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Bulgarian deputy prime minister Simeonov resigns

Bulgarian deputy prime minister Simeonov resigns
FILE PHOTO: Bulgaria's Prime Minister Boyko Borissov looks at Deputy Prime Minister Valeri Simeonov during a swearing-in ceremony in the parliament in Sofia, Bulgaria May 4, 2017. REUTERS/Stoyan Nenov -
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SOFIA (Reuters) - Bulgarian deputy Prime Minister Valeri Simeonov resigned on Friday after several weeks of street protests over remarks he made about disabled rights activists.

Simeonov, who oversaw economic and demographic policy, is one of the leaders of the United Patriots, an alliance of nationalist parties that together form the junior coalition partner in the centre-right government of Prime Minister Boyko Borissov that took office in May 2017.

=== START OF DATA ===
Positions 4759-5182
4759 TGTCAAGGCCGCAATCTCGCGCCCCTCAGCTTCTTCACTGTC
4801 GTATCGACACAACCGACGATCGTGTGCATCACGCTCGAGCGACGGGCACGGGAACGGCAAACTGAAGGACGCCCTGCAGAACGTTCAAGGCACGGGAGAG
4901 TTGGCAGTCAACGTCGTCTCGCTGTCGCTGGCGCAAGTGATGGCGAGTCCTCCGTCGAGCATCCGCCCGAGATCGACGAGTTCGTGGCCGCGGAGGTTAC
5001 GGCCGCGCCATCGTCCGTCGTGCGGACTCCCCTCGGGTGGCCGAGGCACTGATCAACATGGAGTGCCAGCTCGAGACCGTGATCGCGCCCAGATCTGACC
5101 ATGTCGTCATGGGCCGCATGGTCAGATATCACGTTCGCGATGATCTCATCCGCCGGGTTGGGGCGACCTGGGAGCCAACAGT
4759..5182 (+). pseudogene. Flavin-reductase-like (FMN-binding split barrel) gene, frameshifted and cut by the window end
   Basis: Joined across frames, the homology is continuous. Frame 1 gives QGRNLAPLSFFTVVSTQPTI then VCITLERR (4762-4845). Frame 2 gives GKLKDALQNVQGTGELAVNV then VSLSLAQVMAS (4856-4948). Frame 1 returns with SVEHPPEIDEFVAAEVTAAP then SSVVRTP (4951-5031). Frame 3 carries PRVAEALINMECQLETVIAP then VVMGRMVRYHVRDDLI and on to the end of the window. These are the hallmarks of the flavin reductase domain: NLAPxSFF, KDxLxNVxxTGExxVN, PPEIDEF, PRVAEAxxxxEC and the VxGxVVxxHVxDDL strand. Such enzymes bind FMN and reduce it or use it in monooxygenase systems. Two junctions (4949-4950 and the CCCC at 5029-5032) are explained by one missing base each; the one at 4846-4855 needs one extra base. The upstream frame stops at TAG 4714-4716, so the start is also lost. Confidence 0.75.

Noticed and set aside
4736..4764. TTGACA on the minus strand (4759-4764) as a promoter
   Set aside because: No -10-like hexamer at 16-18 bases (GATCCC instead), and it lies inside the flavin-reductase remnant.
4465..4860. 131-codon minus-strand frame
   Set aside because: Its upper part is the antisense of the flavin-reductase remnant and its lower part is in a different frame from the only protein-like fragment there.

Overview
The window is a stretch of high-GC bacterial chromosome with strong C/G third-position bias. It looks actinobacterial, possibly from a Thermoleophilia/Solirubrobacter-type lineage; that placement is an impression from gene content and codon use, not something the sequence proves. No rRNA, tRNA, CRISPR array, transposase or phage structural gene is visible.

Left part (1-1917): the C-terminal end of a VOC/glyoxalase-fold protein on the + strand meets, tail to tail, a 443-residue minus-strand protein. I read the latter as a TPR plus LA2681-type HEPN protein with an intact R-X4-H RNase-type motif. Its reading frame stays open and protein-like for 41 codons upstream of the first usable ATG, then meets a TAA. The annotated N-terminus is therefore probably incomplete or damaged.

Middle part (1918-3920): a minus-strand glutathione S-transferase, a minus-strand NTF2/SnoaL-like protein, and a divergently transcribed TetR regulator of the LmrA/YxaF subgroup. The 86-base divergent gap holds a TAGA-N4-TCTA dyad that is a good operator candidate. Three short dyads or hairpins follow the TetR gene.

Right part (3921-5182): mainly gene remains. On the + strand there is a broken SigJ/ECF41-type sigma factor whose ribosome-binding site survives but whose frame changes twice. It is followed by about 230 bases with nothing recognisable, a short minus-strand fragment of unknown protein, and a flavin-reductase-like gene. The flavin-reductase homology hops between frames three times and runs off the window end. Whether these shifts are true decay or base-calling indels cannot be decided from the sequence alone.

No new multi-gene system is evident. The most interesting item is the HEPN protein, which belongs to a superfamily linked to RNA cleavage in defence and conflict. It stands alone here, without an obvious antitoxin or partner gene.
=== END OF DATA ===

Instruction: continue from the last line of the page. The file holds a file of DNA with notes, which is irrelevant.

Simeonov had called the activists "shrill women" and suggested that they were "speculating" with their sick children. He apologised a week after his comment became public and only after a meeting of the coalition partners.

Borissov himself had apologised on Simeonov's behalf but also said he could not seek his resignation without putting the government at risk, as the ruling coalition has just a one-seat majority in parliament.

Simeonov's party is expected to continue to support the government.

The opposition Socialists and the ethnic Turkish MRF party had also demanded Simeonov's resignation and boycotted sessions in parliament.

"I am handing in my resignation following the continued media campaign against me," Simeonov said late on Friday in the government building.

"This campaign is damaging the government's rating and authority and is becoming an obstacle to its normal work. This is something I cannot afford,".

"It is not just about me, it is not about the party I lead, it is about the ruling government, which I think is extremely successful," he said.

Borissov has accepted his resignation, the government press office said.

The opposition has stepped up pressure on Borissov's government ahead of elections for the European parliament and local elections next year.

(Reporting by Tsvetelia Tsolova and Angel Krasimirov; Editing by Hugh Lawson)

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